Rosh HaShannah: A Tale of Two Beginnings ~ Rabbi Reuven Chaim Klein

The Mishnah teaches that on Rosh Hashana all the inhabitants of the world pass before G-d like the animals of a corral, and G-d passes judgement over the entirety of creation. In this way Rosh Hashana is considered the Day of Judgment (Yom ha’Din). However, Yom Kippur is also called the Day of Judgment. This begs the question: What is the difference between Rosh Hashana and Yom Kippur if they are both called the Day of Judgment?

Nachmanides explains that Rosh Hashana is the day of din be’rachamim (judgment in mercy) and Yom Kippur is the day of rachamim be’din (mercy in judgment). This cryptic distinction must be further clarified before we can fully understand how Nachmanides resolves the issue. In this essay we will focus on explaining why Rosh Hashana is the day of din be’rachamim, leaving our discussion about Yom Kippur for a different time.

As you probably know, Rosh Hashana (literally, “the Head of the Year”) marks the beginning of the New Year. However, besides serving as the first day of the New Year, Rosh Hashana has another role: It is the beginning of the month of Tishrei; it is like Rosh Chodesh. Rosh Hashana is both the beginning of a moon-related time (a month) and a sun-related time (a year). It is the first day of the year and the first day of the month. In this way Rosh Hashana represents the beginning of two cycles. Thus, it is the nexus of two opposing systems — of the sun and of the moon. The conflict between these two forces is highlighted by the concept of a solar eclipse, whereby the moon can block the light of the sun (a rare phenomenon which Americans experienced this year on Rosh Chodesh Elul).

As is well-known, the Jewish calendar is neither solar nor lunar, but is rather a synthesis of both forms of keeping time. The months of the Jewish calendar are lunar-based because they are tied to the appearance of the New Moon, and the years of the Jewish calendar are comprised of twelve or thirteen such months. The year of the Jewish calendar roughly follows a sun-based system because the movement of the sun determines whether the year will have twelve or thirteen months. The purpose of adding a thirteenth month is to synchronize the seasons of the solar year with the lunar months. This intercalated month compensates for the discrepancies between the amount of days in twelve lunar months and the amount of days in one solar year. (Nowadays, we add a thirteenth month at set intervals: In a nineteen-year cycle, years 3, 6, 8, 11, 14, 17, and 19 have thirteen months, while the rest have only twelve.)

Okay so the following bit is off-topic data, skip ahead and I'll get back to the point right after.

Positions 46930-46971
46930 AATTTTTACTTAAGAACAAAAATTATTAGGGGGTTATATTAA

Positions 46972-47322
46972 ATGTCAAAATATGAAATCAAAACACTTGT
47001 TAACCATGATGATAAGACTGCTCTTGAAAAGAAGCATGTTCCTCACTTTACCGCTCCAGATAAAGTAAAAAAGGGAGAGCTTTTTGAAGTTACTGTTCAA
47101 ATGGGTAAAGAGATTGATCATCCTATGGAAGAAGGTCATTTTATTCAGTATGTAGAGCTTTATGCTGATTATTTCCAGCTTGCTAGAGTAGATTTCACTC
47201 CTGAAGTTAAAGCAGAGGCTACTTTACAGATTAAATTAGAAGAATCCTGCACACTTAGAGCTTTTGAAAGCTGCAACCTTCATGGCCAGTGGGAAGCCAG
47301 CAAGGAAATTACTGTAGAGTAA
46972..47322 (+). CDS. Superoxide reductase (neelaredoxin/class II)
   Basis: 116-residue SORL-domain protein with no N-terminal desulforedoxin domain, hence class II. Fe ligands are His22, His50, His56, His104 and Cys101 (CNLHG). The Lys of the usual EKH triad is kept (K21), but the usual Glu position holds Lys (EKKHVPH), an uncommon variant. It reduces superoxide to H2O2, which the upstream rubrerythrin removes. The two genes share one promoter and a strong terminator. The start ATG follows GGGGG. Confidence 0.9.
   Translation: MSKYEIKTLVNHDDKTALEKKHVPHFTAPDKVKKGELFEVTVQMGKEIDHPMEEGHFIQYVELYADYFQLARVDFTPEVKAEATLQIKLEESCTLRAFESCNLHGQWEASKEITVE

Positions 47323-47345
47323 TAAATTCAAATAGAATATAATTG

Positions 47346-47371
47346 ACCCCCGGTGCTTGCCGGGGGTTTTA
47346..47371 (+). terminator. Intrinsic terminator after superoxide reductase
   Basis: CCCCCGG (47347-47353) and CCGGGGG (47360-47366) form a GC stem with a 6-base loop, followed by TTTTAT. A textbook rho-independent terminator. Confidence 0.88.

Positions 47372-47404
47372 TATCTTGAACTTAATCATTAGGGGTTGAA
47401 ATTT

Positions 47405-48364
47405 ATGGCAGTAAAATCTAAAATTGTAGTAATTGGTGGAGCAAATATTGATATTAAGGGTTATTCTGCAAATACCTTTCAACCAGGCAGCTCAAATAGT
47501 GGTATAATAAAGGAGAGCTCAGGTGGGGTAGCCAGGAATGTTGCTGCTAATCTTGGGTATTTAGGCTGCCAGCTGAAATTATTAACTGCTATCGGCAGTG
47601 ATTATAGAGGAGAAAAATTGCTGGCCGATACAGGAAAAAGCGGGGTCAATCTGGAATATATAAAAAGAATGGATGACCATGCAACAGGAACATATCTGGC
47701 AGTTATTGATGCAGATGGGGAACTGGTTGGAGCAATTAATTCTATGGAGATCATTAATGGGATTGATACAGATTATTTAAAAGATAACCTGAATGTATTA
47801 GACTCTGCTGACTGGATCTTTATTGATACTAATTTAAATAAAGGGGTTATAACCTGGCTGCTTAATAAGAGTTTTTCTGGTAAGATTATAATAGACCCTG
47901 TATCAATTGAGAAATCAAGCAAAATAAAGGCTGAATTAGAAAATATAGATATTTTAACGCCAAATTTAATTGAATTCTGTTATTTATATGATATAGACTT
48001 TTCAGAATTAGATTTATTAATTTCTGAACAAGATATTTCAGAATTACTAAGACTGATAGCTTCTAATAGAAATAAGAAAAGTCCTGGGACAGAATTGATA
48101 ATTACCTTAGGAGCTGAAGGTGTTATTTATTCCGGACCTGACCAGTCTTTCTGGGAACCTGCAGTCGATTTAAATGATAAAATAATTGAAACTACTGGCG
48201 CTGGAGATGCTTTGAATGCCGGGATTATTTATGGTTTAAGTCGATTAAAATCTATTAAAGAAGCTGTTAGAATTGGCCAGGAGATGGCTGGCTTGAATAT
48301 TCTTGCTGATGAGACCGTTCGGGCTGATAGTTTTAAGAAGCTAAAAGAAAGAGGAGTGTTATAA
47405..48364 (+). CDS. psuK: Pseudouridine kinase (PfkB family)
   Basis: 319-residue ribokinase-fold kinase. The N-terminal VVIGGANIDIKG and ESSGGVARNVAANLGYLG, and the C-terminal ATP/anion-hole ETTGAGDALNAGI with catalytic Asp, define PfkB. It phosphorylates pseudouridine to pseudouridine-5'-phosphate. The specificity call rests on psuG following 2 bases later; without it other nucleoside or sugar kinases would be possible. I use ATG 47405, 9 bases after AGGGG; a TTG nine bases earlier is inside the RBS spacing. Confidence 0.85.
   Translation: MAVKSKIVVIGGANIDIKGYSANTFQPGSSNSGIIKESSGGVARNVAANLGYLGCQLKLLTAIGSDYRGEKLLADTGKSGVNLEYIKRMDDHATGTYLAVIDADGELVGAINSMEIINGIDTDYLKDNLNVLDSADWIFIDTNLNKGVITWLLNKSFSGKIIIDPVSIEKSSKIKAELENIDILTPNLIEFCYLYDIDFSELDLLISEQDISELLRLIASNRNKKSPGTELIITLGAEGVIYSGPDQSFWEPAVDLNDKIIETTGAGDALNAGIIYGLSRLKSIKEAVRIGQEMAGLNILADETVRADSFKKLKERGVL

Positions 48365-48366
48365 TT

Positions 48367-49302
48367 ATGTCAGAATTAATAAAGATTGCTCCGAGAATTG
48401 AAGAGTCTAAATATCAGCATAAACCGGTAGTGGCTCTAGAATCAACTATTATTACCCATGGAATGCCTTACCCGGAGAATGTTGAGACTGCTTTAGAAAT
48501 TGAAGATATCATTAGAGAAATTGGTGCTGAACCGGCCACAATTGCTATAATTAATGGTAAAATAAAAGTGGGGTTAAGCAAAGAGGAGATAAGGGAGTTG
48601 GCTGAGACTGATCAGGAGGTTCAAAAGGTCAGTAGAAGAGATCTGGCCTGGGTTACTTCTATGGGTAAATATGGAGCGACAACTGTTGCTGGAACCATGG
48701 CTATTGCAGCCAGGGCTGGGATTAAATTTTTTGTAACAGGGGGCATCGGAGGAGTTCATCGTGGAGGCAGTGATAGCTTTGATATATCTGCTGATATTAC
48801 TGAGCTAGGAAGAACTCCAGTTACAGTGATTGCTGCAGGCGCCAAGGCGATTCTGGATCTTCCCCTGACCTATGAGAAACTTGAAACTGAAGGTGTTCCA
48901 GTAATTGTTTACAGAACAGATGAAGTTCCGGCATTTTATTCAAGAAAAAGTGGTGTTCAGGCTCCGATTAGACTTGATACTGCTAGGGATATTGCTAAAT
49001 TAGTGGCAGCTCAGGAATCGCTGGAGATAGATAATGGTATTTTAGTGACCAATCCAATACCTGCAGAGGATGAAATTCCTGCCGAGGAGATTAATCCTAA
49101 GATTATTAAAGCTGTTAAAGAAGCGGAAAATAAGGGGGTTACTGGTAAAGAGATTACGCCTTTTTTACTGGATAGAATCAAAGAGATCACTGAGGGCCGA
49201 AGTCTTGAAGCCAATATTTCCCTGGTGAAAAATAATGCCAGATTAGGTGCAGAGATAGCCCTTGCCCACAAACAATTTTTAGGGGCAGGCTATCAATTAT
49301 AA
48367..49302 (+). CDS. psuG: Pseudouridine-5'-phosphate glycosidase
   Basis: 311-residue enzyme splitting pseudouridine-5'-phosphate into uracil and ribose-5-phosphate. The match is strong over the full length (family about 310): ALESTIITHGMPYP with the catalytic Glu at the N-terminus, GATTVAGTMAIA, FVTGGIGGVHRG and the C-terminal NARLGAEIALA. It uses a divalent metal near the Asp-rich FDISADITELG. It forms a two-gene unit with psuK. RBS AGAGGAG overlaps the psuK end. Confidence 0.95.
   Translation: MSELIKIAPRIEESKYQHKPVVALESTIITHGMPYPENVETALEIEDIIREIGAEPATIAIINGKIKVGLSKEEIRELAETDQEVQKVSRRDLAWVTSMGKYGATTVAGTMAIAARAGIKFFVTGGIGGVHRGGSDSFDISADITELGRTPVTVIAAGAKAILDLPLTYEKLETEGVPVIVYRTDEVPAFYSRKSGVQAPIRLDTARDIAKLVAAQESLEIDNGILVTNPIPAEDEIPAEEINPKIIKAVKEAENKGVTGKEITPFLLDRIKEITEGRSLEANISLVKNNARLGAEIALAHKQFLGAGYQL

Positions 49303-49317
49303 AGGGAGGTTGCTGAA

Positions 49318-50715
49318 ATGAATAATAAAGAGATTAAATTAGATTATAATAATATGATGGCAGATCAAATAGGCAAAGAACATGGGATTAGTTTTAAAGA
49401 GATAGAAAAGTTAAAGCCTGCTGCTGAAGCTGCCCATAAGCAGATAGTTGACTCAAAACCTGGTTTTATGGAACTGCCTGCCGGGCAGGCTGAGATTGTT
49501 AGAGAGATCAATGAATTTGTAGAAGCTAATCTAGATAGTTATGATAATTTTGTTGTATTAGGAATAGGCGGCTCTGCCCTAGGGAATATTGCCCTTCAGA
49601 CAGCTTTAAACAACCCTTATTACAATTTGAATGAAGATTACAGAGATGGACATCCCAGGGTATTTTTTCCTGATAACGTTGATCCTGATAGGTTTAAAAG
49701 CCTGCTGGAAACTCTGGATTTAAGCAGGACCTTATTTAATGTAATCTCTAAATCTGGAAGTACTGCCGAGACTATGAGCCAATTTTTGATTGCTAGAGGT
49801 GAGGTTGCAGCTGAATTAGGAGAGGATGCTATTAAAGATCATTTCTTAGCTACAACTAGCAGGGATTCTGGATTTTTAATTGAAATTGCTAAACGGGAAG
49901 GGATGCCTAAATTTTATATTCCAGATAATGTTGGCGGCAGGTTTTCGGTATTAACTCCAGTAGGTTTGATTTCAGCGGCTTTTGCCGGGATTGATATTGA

When we talk about the sun and the moon, there is an interesting dynamic which they represent. The sun and moon represent the concepts of “he who gives” and “he who receives”. The sun represents the idea of giving, as the sun gives off light, while the moon does not radiate from its own light. The moon inherently does not illuminate anything. Rather, the light that comes from the sun, reflects off the moon, and bounces into our eyes. It is really sunlight which appears to be the light of the moon. So the moon is not a giver: the moon is a receiver.

Another difference between the sun and the moon is that the sun always appears the same — it always looks like the same circle up in the sky. This is also characteristic of the giver. The giver constantly and reliably gives; there is no fluctuation or instability. In contrast, the moon plays the role of the receiver. Depending on the time of the month, there may sometimes be more of the moon visible, and sometimes less. In the beginning of the new month the new moon is but a small, barely-discernible sliver of white, but as the month progresses the moon waxes and waxes until it reaches its apex at the fifteenth of the Jewish month. At that point, the moon is visible as a full circle. Afterwards, it wanes smaller and smaller until the end of the month, when it finally disappears and restarts its cycle with the advent of the next month.

In short, there are two major differences between the sun and the moon. Firstly, while the moon’s image fluctuates throughout the month, the sun’s remains stagnant and consistent. Secondly, the moon epitomizes the concept of the receiver, while the sun represents the giver.